OTTAWA—Canadians owe $1.67 in credit market debt—mortgages, other loans, and consumer credit—for every dollar of disposable income.
Statistics Canada said on Dec. 14 that the ratio of household credit market debt to adjusted disposable income crept up to 166.9 percent in the third quarter, up from 166.4 percent in the second quarter.
Benjamin Reitzes, a senior economist at BMO Capital Markets, said the half percentage point increase in the debt ratio was well below seasonal norms and the smallest third-quarter increase since 2000.
“Even with the more modest increase, the upward trend in household debt . . . continues unabated,” Reitzes wrote in a report.
“However, we might start to see the ratio flatten out a bit in 2017 as the Vancouver housing market has cooled notably due to the foreign buyers’ tax, and the new mortgage rule should dampen activity modestly in 2017.”
Statistics Canada said the higher debt ratio came as adjusted disposable income increased 1.0 percent, while household credit market debt grew 1.3 percent.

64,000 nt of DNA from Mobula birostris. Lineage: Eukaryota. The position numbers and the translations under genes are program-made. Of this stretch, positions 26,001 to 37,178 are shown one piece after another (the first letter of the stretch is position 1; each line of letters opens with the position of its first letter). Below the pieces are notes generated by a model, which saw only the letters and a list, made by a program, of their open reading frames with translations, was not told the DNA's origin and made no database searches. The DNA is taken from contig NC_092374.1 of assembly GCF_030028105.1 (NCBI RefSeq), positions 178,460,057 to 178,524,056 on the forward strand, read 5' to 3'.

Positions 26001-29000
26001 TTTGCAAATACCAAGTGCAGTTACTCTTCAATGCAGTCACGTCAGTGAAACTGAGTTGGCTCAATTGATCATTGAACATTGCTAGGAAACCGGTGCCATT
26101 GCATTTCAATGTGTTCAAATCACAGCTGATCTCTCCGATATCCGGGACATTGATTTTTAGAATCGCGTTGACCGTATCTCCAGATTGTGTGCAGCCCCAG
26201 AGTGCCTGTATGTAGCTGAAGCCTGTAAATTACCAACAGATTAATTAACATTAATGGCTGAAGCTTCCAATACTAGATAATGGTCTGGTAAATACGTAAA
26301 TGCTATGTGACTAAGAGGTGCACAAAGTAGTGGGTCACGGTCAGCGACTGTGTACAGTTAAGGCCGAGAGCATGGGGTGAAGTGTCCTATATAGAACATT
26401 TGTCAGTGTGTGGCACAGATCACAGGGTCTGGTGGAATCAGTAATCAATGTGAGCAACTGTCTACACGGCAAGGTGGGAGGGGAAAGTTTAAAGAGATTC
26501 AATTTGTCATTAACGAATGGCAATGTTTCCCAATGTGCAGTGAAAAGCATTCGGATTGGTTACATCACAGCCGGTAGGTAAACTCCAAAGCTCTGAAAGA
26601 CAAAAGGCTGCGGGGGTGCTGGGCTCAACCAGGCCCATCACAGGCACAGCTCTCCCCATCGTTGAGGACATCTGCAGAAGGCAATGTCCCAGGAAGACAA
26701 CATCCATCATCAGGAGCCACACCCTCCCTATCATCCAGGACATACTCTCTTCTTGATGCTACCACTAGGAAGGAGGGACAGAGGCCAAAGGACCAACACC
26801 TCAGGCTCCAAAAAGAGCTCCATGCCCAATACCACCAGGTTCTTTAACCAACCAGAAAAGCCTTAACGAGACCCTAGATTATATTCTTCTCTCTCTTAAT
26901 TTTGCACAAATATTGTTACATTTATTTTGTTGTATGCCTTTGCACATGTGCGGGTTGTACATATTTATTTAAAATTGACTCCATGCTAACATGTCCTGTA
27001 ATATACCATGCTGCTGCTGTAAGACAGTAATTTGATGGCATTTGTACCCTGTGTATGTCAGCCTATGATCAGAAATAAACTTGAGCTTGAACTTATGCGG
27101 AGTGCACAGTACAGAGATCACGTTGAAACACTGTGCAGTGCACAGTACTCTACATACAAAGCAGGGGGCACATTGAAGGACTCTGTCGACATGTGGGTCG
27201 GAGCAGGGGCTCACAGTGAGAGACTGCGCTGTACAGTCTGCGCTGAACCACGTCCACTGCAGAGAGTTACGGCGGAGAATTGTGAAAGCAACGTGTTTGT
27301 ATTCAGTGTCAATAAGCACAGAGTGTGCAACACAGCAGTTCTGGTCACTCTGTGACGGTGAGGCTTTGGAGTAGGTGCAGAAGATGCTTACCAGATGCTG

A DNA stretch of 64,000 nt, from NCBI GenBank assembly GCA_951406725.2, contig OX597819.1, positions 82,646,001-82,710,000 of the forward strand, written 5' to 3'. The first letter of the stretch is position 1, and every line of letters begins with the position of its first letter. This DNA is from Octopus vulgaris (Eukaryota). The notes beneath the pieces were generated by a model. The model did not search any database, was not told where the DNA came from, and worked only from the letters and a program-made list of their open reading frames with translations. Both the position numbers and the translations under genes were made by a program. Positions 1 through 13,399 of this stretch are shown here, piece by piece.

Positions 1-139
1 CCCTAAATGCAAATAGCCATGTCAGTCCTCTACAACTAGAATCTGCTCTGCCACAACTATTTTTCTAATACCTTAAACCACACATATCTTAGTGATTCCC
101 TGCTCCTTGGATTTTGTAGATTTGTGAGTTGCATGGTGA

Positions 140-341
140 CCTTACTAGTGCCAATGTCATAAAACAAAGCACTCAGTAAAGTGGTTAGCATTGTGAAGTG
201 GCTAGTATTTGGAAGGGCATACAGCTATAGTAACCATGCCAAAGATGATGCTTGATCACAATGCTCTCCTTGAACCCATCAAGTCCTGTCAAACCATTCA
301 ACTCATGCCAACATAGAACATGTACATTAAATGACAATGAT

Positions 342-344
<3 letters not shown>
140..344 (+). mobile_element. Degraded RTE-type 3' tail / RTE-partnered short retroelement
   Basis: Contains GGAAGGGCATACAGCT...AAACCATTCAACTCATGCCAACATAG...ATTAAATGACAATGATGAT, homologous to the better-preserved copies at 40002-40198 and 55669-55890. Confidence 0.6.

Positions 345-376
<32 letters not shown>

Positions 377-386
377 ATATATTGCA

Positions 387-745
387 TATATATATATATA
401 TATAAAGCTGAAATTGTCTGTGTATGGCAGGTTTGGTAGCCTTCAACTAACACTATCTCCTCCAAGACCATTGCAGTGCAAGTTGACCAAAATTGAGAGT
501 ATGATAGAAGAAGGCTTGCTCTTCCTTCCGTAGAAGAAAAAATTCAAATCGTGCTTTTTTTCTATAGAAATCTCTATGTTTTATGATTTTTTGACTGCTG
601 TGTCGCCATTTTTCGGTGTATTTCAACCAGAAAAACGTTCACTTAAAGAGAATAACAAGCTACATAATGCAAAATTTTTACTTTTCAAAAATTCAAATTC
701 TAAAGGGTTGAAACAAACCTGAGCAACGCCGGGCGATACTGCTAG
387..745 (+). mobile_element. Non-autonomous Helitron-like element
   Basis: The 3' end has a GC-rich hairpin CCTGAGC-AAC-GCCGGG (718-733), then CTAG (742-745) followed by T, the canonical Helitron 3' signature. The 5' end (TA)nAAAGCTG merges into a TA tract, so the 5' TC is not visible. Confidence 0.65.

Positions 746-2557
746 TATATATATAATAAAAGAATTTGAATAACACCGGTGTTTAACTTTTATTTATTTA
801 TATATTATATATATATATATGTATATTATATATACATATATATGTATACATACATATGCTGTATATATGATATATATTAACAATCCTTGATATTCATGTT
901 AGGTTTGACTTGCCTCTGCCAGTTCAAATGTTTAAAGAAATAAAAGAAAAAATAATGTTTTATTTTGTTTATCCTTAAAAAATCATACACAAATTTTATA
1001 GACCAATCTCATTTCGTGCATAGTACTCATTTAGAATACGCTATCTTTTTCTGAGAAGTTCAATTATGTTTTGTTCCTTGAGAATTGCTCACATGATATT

Total household credit market debt totalled $2.004 trillion at the end of the third quarter. Mortgage debt accounted for 65.5 percent of the total in the third quarter, up from 65.1 percent in the second quarter, Statistics Canada said.
The household debt service ratio—payment obligations as proportion of disposable income—edged down to 14.0 percent in the third quarter from 14.1 percent in the second quarter.
Despite the increase in household debt, household net worth rose 2.5 percent in the third quarter to $10.133 trillion.
The increase came from a 3.2 percent increase in financial assets as the value of investment fund shares, particularly mutual fund units, life insurance, and pension assets rose.
Non-financial assets, mainly real estate, grew 1.2 percent.
Royal Bank economist Laura Cooper noted that the household saving rate increased to 5.8 percent in the quarter, up a full percentage point from the second quarter and its highest level since the first quarter of 2001.
“That said, the further deterioration in the oft-cited debt metric will serve to strengthen the Bank of Canada’s appraisal that elevated household indebtedness remains a key vulnerability to financial stability,” Cooper wrote.